• Stress reduction:

Stress is often cited as a trigger for vitiligo flare-ups or exacerbations. Yoga practices such as deep breathing, meditation, and relaxation techniques can help reduce stress levels, promote relaxation, and improve coping mechanisms.

  • Immune system support:

Some studies suggest that yoga may have immune-modulating effects, potentially enhancing the body's immune response. Strengthening the immune system can be beneficial for individuals with vitiligo, as it may help prevent further progression of the condition.

  • Improved circulation:

Certain yoga poses and practices can improve blood circulation and lymphatic flow, which may support overall skin health and potentially aid in the delivery of nutrients to the skin cells.

  • Enhanced body awareness:

Yoga encourages mindfulness and body awareness, helping individuals become more attuned to their bodies' needs and signals. This heightened awareness may facilitate better self-care practices and early recognition of symptoms or changes in the skin.

  • Boosted self-esteem and confidence:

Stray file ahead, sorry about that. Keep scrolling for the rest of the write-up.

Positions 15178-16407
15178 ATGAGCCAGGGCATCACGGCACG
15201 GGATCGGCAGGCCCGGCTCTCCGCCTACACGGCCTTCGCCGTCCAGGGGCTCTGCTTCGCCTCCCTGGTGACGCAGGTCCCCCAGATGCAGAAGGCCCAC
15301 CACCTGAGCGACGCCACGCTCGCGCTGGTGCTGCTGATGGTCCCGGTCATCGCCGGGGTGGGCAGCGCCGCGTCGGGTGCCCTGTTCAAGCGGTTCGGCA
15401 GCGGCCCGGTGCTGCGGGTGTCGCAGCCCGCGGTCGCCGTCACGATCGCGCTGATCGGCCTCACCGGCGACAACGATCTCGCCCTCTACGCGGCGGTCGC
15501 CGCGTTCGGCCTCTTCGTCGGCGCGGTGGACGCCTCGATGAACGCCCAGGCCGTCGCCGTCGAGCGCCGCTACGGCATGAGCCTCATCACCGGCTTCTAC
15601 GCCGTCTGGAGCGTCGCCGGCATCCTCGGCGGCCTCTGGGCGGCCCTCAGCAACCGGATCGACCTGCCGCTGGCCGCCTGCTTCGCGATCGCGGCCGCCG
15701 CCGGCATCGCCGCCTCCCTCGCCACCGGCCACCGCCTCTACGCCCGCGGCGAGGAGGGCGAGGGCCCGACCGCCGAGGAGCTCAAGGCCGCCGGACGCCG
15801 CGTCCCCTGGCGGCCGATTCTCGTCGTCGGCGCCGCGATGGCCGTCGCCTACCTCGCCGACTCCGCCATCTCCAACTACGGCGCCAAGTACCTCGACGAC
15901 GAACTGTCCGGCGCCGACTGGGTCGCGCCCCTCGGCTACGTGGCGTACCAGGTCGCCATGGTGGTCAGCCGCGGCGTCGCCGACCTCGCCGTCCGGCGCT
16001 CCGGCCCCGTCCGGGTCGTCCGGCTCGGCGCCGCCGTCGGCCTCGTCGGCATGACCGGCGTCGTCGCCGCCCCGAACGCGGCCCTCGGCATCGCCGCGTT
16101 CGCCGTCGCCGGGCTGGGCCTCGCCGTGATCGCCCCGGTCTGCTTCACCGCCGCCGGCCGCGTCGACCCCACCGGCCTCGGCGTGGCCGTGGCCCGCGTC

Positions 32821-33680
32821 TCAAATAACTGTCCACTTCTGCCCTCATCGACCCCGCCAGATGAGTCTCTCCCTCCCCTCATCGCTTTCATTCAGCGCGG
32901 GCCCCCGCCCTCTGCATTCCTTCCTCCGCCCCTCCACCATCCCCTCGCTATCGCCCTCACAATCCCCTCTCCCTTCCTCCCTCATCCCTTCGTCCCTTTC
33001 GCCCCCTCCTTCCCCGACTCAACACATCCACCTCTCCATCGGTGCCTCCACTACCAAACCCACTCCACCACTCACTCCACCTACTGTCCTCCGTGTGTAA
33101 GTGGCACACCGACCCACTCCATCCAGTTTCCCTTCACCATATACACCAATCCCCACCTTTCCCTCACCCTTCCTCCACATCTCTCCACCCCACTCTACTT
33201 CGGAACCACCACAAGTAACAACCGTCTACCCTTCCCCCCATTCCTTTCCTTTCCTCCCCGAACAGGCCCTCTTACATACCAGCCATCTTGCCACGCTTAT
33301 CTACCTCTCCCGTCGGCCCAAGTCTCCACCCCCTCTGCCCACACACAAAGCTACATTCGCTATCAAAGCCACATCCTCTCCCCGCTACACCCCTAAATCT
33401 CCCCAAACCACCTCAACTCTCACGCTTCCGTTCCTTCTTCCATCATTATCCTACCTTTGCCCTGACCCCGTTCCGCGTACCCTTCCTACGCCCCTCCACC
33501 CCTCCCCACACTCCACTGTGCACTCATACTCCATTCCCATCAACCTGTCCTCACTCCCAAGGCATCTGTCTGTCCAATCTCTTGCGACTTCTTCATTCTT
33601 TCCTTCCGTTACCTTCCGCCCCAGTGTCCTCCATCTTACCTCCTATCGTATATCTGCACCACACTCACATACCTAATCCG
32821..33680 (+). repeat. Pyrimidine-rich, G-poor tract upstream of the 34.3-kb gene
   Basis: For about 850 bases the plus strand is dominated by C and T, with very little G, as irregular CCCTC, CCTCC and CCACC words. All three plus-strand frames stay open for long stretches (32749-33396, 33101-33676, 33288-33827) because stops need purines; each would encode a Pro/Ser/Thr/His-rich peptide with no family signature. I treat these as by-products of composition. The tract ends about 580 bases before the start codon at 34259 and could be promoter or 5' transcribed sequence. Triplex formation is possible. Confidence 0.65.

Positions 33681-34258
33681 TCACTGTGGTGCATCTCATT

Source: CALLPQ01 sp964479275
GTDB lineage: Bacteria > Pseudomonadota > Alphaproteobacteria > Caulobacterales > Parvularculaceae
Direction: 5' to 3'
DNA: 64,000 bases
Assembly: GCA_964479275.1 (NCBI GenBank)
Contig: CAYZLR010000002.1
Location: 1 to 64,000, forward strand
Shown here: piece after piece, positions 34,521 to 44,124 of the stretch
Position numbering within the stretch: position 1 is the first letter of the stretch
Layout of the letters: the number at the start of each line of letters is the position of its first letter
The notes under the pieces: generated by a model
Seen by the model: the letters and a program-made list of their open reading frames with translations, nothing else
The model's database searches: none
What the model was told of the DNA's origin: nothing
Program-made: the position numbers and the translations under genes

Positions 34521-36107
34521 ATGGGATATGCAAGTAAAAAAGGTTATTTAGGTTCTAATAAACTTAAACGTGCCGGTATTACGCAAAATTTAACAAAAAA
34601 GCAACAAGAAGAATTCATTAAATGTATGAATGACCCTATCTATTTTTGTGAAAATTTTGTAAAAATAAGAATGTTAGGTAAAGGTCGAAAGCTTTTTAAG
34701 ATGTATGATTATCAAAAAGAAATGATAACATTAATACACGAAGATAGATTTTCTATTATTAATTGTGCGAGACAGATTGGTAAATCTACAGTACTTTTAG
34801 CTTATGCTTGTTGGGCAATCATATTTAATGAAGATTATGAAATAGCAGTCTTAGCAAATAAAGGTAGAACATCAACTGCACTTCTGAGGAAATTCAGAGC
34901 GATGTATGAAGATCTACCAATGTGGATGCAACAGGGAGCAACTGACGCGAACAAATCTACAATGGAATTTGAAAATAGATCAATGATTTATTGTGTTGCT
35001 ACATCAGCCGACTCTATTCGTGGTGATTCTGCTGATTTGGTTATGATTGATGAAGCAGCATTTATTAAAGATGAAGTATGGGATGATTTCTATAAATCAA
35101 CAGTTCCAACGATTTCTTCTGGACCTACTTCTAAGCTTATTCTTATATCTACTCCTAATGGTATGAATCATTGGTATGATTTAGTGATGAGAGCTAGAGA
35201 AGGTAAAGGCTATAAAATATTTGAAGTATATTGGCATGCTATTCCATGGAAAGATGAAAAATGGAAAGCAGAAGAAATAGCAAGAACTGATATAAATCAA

Vitiligo can have a significant impact on self-esteem and body image. Engaging in yoga therapy can promote self-acceptance, self-confidence, and a positive body image, fostering a sense of empowerment and resilience. It's important for individuals with vitiligo to work with a qualified yoga instructor who understands their specific needs and limitations. Modified yoga poses may be necessary for individuals with skin sensitivity or depigmented areas to prevent irritation or injury.[2]

  1. Traditional Chinese Medicine (TCM):

Traditional Chinese Medicine (TCM) offers various treatments for vitiligo, focusing on restoring balance to the body and addressing underlying imbalances believed to contribute to the condition. TCM approaches vitiligo as a manifestation of internal disharmony, often involving deficiencies in qi (vital energy), blood, or yin and yang imbalance. Here are some common TCM treatments for vitiligo: